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Becoming friends with Clive James


Eric Porter gets confused
Frederic Raphael Writer
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And eventually they got... that actor who had been in The Forsythe Saga. Can you remember what his name was?

[Q] Eric Porter.

Yes, eventually they got Eric Porter. And they told me that he was going to do it. And I was due to go back in order to attend the rehearsals, but I had not attended the first one. And one of my habits is to put at least 18 lines in all my sonnets. And the scripts tended to be a bit long. So the script editor had suggested a few cuts and in the end we had cut them, but it was on the page which had already been done. In those days you didn't press buttons for printers so, you know, it was like that.

And Eric Porter was rehearsing. Oh, it must have been the second or third day when I got back. Conti, by that time, and I were very good friends and he kind of went like this as we went in. And I walked in and there was Eric Porter, sitting at the table with the script. So he said, 'Oh, it's very good to meet you at last'. So I said, 'Very glad to have you in the show, Eric'. So he said, 'Yes, well I'm not likely to have been the first person you asked, am I?' They always know when you haven't asked them first, and Eric Porter's one of those actors who never got asked first because he was a prize pain in the arse actually, though not bad.

So he said, 'Well, now you're here – now you're good enough to grace us with your presence – would you mind explaining to me what that means? Because', he said, 'I was talking about this passage to my accountant last night, and neither of us could understand what it meant'. And he pointed to a place on a page that was crossed out. And all the actors were, kind of, listening to see how this was going to go. So I looked at the passage and I said, 'Tell you what, Eric – why don't we rehearse the show and then, when that's done, we can rehearse the cuts?' 'Very good to see you, very good to see you'. Sometimes it works and sometimes it doesn't. He actually did give a very good performance but he was a pain in the arse.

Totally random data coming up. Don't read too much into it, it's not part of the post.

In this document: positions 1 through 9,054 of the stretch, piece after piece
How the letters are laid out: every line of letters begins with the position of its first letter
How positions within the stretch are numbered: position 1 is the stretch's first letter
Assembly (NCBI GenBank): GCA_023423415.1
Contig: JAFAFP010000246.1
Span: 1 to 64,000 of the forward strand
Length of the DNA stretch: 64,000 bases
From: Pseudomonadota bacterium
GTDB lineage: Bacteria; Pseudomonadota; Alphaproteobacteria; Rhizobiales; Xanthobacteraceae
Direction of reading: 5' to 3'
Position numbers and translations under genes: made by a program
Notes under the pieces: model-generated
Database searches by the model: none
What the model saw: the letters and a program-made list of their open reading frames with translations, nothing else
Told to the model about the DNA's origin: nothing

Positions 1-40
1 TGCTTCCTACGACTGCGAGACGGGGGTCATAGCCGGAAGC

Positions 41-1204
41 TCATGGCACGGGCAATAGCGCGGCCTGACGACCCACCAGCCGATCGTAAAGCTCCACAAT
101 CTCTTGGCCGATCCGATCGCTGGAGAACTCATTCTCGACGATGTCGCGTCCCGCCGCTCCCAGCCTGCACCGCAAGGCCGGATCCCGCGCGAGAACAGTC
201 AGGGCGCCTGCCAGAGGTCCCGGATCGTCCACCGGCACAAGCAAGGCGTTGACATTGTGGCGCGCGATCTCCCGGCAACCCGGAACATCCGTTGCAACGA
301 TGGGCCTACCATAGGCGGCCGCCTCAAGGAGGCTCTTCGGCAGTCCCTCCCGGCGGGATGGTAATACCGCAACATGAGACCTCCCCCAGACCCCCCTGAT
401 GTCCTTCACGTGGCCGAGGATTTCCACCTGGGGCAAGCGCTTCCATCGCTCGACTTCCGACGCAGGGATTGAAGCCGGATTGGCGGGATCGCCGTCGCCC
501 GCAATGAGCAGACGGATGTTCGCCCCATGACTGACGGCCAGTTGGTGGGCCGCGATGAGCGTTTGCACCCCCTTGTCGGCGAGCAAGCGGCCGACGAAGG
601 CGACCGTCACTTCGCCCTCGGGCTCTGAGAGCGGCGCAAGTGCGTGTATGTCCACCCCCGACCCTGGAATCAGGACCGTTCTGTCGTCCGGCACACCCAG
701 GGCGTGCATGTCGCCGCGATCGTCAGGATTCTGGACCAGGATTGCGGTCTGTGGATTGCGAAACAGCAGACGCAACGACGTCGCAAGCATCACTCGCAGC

Born in America in 1931, Frederic Raphael is a writer who moved to England as a boy. He was educated at Charterhouse School and was a Major Scholar in Classics at St John's College, Cambridge. His articles and book reviews appear in a number of newspapers and magazines, including the Los Angeles Times and The Sunday Times. He has published more than twenty novels, the best-known being the semi-autobiographical The Glittering Prizes (1976). In 1965 Raphael won an Oscar for the screenplay for the movie Darling, and two years later received an Oscar nomination for his screenplay for Two for the Road. In 1999, he published Eyes Wide Open, a memoir of his collaboration with the director Stanley Kubrick on the screenplay of Eyes Wide Shut, Kubrick's final movie. Raphael lives in France and England and became a Fellow of the Royal Society of Literature in 1964.

Listeners: Christopher Sykes

Christopher Sykes is an independent documentary producer who has made a number of films about science and scientists for BBC TV, Channel Four, and PBS.

Tags: Eric Porter

Duration: 2 minutes, 22 seconds

Date story recorded: March 2014

Date story went live: 10 September 2014